17 Top Rated Tourist Attractions in Ukraine
Ukraine may be new to most people, but this former Soviet republic was in fact once part of Russia. Today, however, it is a vibrant and diverse country, with a capital city that's home to the popular capital of Lviv and an endless series of beautiful sights.
One of the world's best-preserved landscapes, Ukraine also contains plenty of famous historic sites, like the ancient city of Kievan Rus'. You can also witness the work of the country's home-grown Tatar and Russian artists, who have set up permanent homes and studios here.
For a taste of the colorful culture and breathtaking landscape that make Ukraine so compelling, visit the capital city and the country's glorious capital, Kiev, which serves as the perfect base for exploring the rest of this enchanting land. Learn more with our list of the top tourist attractions in Ukraine.
Located on the banks of the Dnipro River, Zhytomyr's northern neighborhoods are filled with wonderful restored 18th-century wooden architecture, but it is its charming old center that sets this city apart. Old Zhytomyr has a medieval feel, with its cobblestone streets and the 400-year-old Church of the Holy Trinity, a wonderfully preserved structure that presides over one of the city's oldest neighborhoods. These lanes, called Gardeners' Row, are a must for anyone visiting Zhytomyr. After visiting the Old City, hop on a Dnipro River cruise to discover the meandering canals and thickly wooded back alleys of the Zhytomyr Old City District.
A vast medieval city ringed by the dense stone of the medieval Khreshchatyk and Potichnytsky monasteries, Kharkiv is one of the largest cities in Ukraine. Its chief attraction, however, is the country's largest and best-preserved city square, the Maidan Nezalezhnosti. Kharkiv is a natural center of Ukraine's steel and chemical industries, as well as of fashion and food production. The city also contains Russia's best-preserved medieval walls. Known for its preserved Ukrainian Baroque churches and imperial palaces, the city has been designated a Unesco World Heritage Site. Other attractions include the Rosmaryvka copper smelter, the 19th century All Saints' Cathedral with an exceptional collection of paintings and icons, the Nikolaevsky Palace with a collection of Russian art, the Khreshchatyk, a multistory former water pipe, and the 1.3-million-square-foot Kharkiv Trade and Exhibition Center. The western edge of the city is dominated by Lenin's tomb, itself a major tourist attraction. Kharkiv is a city of two rivers, the Kharkiv and the Ochakiv. Kharkiv River is known for its restaurants and vibrant nightlife. Kharkiv is an important transport hub for the Kharkiv oblast.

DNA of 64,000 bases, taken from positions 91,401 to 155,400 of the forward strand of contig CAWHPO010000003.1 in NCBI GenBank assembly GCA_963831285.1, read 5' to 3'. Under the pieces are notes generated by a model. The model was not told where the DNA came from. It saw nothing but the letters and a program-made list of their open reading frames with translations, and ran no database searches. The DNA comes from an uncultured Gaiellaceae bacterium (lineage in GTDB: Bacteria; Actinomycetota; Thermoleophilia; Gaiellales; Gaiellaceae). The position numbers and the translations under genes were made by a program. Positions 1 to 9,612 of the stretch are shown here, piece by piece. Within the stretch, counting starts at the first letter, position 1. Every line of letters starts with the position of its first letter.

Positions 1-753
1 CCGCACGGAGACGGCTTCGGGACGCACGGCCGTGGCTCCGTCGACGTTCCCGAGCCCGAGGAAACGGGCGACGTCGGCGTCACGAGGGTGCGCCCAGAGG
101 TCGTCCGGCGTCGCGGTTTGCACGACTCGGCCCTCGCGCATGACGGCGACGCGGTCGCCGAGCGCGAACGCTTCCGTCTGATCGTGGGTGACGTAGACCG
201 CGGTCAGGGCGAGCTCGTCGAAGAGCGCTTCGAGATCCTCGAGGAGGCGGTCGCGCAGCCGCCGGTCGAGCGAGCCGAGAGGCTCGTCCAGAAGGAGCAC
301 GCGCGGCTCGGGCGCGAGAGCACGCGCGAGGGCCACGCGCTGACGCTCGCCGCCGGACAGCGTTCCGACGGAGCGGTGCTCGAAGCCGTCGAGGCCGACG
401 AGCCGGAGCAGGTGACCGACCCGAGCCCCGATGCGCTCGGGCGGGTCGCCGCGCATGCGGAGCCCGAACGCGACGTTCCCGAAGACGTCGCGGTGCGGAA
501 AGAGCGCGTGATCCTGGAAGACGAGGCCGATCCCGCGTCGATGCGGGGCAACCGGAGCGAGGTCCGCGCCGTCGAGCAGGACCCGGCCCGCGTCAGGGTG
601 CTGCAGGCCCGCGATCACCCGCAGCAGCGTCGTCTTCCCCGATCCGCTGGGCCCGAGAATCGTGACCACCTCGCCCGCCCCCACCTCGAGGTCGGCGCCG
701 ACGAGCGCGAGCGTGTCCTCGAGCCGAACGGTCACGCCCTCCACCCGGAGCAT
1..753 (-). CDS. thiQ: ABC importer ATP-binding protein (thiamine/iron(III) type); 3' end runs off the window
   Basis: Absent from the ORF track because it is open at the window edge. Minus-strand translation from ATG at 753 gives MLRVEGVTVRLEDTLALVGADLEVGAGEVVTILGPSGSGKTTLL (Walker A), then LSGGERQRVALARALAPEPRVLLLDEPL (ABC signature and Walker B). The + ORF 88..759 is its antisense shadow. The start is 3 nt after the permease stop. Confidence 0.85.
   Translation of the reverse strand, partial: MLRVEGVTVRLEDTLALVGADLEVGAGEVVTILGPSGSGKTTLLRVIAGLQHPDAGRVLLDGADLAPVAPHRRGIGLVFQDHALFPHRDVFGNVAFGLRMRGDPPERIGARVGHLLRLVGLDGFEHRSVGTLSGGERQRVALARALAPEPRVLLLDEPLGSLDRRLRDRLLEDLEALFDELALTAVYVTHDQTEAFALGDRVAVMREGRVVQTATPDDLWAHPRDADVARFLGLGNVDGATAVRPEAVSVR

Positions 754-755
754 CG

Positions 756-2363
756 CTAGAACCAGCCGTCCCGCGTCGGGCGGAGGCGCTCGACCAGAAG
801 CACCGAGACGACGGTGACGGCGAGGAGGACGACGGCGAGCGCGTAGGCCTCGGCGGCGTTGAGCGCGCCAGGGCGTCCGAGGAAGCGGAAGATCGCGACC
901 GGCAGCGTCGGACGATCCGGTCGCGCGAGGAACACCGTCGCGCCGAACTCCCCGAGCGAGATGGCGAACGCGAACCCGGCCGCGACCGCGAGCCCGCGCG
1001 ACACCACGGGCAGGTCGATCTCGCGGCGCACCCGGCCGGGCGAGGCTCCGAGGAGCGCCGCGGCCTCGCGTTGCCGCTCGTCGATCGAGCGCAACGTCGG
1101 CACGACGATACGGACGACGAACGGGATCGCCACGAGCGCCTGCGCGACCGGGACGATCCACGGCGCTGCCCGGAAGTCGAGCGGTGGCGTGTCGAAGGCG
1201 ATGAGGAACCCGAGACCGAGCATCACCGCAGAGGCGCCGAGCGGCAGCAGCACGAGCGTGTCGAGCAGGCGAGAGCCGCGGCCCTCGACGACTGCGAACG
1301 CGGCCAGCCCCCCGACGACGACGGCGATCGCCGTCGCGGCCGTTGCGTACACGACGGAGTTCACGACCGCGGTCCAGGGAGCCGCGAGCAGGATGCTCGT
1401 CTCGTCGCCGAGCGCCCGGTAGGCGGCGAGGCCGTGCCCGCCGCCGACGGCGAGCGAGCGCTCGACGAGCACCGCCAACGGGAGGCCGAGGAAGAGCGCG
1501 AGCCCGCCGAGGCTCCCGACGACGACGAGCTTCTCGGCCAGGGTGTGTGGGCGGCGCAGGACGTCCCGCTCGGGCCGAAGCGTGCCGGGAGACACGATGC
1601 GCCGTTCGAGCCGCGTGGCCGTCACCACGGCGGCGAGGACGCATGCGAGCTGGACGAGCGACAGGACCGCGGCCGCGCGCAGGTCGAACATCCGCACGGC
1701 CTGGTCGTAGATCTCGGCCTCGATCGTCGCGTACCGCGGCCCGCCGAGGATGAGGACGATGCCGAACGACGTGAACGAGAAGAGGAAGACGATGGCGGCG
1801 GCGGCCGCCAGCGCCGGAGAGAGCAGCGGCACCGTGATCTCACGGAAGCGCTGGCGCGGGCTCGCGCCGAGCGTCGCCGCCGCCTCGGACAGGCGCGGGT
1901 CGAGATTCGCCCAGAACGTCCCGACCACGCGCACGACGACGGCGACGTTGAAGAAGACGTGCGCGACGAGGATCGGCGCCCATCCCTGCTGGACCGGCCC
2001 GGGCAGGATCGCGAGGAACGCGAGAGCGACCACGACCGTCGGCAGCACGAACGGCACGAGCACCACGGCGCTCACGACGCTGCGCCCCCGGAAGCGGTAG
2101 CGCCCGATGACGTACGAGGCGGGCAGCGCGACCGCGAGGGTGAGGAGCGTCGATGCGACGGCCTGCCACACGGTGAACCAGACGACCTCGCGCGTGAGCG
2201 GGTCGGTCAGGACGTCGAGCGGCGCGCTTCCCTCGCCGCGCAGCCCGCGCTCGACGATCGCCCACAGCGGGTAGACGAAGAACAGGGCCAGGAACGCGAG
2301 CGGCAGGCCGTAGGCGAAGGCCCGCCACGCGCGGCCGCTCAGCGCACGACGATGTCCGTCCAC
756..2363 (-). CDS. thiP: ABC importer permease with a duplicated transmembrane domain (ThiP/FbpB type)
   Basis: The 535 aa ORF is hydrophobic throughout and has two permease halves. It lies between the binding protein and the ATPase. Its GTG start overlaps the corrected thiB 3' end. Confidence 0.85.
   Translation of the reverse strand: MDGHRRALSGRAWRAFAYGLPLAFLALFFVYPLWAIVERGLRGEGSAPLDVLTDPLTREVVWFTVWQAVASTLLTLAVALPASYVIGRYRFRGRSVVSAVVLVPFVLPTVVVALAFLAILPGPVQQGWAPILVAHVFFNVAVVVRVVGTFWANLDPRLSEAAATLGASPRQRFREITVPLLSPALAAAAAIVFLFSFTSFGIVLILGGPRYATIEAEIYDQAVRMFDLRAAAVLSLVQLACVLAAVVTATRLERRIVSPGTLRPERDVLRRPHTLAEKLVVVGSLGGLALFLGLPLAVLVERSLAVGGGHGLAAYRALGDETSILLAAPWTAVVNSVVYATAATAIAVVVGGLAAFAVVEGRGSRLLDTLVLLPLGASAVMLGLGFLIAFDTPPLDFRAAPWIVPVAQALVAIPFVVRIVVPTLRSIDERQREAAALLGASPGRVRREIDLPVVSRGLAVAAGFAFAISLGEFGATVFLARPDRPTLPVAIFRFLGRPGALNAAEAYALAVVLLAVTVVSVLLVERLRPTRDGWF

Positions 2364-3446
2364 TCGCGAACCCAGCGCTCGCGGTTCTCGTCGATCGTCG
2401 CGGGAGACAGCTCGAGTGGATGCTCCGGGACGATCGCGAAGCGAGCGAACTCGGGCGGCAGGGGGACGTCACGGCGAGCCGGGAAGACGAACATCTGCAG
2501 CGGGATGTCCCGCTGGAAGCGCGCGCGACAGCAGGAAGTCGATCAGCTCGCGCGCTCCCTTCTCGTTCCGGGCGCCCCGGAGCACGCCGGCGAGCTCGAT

More than 500 years ago, merchants from Venice sailed to Ukraine to sell the amber of the Cherevkainsky region. In time, there was a surplus of amber and more Venetian merchants settled, founding a small town along the Dniester River. This interesting city is full of charming churches and narrow alleys, and for the beach-goer there are many lakes that can be rented for watersports. Odessa is a great place to find traditional wooden Ukrainian houses and interesting museums, particularly of local fashions. It's also an excellent base for day trips into the nearby city of Chernivtsi, famous for its architecture and the nearby wine and grape-growing region of Zakarpattia.
The ancient capital of Ukraine has been the capital of the country since 1686. Kievans are fiercely proud of their city and consider themselves far more cosmopolitan than other Ukrainians. But the largest city of 1.5 million people, Kiev still has much to offer: the famous St. Sophia Cathedral and the fantastically ornate St. Michael's Golden-Domed Monastery have survived under Soviet rule, and St Volodymyr's Cathedral, with its five gold domes, sits at the edge of the market and entertains visitors with its proud display of Ukrainian culture. History is one of the best things to do in the capital; the city's museums showcase a rich and varied collection of ancient and modern Ukrainian culture. Start with the state-of-the-art National Museum of Ukraine, a contemporary structure designed by the German architects behind the Reichstag, Berlin. The museum's Ancient Art Gallery is renowned for the dazzling jewelry collection it contains.